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Audit finds state opticians' board in the red

Posted December 30, 2014

— A new state audit says the North Carolina State Board of Opticians will run out of money in 2015, forcing it to close its doors, unless lawmakers allow it to raise its licensing fees or combine it with another oversight board.

The opticians board oversees providers who dispense and fit glasses, contact lenses and other vision aids prescribed by optometrists or other doctors. Its role within state law is to administer the state licensing exam for opticians, follow up on consumer complaints against opticians and take disciplinary action as needed. It also oversees internship and training programs.

The audit found that the board has been operating since 2009 at an average annual net loss of $55,540. Despite efforts to cut costs, it has run through its cash reserves and will not have sufficient funds to operate throughout 2015. 

The fees that support the board's operations are set by law, and lawmakers have not increased them since 2004, despite the board's efforts. They include $200 for the state licensing exam, $50 for a first license, $100 to renew a license and $50 to register an optical business with the state. 

In 2013, the board took in about $160,000, but its expenses were about $252,000. Even at that level, its office is open only 24 hours a week.  

In the audit released Tuesday, State Auditor Beth Wood says lawmakers could also consider combining the board with another regulatory entity to save money on overhead costs such as support staff and rent. Wood says such an arrangement would at least make someone available for the public to contact during regular business hours.

In her response, Executive Director Sue Hodgin said the opticians board agrees with the recommendation that lawmakers raise the fees that support its operations. But she disagrees with the option of combining operations with another regulatory body, noting that the services the board is required by law to provide will still cost more than current fees can cover, regardless of who's overseeing them.

Hodgin also said the board "has been very frugal" over its 63 years in operation and pledged to try again to persuade lawmakers to allow a fee increase in 2015.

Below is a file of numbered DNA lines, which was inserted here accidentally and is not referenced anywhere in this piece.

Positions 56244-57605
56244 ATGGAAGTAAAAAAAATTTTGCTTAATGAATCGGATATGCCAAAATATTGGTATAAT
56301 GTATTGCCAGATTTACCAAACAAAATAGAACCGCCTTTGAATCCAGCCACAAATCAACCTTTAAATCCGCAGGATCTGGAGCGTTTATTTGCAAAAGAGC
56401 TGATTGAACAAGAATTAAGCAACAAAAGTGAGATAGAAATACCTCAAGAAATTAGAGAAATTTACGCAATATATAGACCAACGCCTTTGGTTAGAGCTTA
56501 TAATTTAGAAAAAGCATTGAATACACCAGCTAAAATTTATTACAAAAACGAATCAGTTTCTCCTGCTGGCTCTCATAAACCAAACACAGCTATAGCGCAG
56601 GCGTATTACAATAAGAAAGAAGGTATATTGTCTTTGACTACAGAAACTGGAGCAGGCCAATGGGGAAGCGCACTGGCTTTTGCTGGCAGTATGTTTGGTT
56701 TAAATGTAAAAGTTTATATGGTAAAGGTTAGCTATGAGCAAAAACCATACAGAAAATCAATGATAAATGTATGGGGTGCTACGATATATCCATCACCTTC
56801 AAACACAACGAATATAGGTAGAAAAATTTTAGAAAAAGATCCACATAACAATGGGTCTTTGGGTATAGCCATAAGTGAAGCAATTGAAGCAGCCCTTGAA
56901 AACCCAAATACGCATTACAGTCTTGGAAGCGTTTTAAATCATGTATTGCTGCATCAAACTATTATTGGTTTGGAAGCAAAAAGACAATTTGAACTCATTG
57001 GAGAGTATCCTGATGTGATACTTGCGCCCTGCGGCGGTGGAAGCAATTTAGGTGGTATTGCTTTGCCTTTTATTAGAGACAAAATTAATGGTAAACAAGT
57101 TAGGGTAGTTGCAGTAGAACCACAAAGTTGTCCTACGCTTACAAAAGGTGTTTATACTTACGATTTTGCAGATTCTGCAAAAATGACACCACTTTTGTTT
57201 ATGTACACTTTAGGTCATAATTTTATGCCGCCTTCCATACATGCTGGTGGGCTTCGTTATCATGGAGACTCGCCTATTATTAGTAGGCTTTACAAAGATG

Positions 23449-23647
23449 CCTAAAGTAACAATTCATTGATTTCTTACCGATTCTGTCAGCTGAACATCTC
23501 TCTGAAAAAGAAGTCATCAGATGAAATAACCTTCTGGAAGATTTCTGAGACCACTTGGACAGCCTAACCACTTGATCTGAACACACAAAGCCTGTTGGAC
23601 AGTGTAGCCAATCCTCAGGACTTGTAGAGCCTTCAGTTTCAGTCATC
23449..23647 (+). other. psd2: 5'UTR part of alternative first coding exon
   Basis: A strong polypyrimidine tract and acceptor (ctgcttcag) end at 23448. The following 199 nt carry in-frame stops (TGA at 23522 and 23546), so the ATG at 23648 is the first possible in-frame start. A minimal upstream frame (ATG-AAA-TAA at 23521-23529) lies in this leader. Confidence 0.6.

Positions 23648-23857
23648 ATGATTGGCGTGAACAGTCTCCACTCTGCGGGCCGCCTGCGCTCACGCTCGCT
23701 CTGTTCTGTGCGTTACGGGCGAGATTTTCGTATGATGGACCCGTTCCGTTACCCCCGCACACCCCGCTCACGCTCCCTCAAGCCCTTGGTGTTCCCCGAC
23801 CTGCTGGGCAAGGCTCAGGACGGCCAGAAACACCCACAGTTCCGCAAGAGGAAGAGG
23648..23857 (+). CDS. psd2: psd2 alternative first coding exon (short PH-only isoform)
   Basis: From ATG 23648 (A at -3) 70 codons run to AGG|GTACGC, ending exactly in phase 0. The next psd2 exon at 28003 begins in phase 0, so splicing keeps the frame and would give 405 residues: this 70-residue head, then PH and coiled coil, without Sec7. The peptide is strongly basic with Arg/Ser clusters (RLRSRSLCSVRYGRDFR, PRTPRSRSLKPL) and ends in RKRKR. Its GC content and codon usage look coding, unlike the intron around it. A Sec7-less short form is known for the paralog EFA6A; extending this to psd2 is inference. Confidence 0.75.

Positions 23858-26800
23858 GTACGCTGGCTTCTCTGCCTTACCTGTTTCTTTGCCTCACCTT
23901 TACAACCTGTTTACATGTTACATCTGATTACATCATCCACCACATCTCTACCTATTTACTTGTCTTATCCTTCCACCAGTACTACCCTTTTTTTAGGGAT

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  • Jeff DeWitt Jan 5, 2015
    user avatar

    These aren't eye doctors we are talking about... pull the plug on this board and most of the other state licencing boards. This state way WAY over regulates small businesses, and the biggest reason is that the people already in business want to limit competition.

  • dennis8 Jan 2, 2015

    I'm sure the GA will eliminate this board. Doesn't regulate abortion so they will deem it unnecessary.

  • SaveEnergyMan Jan 2, 2015

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    Actually, many state agencies have become VERY good at managing tax money because budgets have been cut repeatedly most years since 2008 - while increasing duties and the number of people served. This creates an environment where overspending can't be tolerated because budgets have to be met. Most state employees are not overpaid, just the administrators and well heeled advisors you keep hearing about.

  • wayneboyd Jan 2, 2015

    Something is missing here.
    If I read the article correctly the office is only open 24 hours per week. How many employees does it have and how much salary is each collecting. I can't see how anyone can live working so few hours.

  • unc70 Jan 2, 2015

    View quoted thread


    Did you read the article or the report? The board is required by law to provide certain services funded by fees, but has its fee structure set by law also. Fees have not increased since 2004. The total spending has been just over $200k per year. That is not much; the auditor found no fault with the spending.

  • lessismore Dec 31, 2014

    How incompetent for an agency to know how much income they will have for the entire year and not be able to budget it. Looks like a lot of travel and administrative expenses being used unwisely. Do they have more employees than needed...probably. Are they paid more than needed..probably. What about food, rentals cars, and reimbursements for items not needed? Seems anyone that receives their pay from private sector income always run short, they are not good at managing other people's money.

  • Terry Watts Dec 30, 2014
    user avatar

    Good job GOP!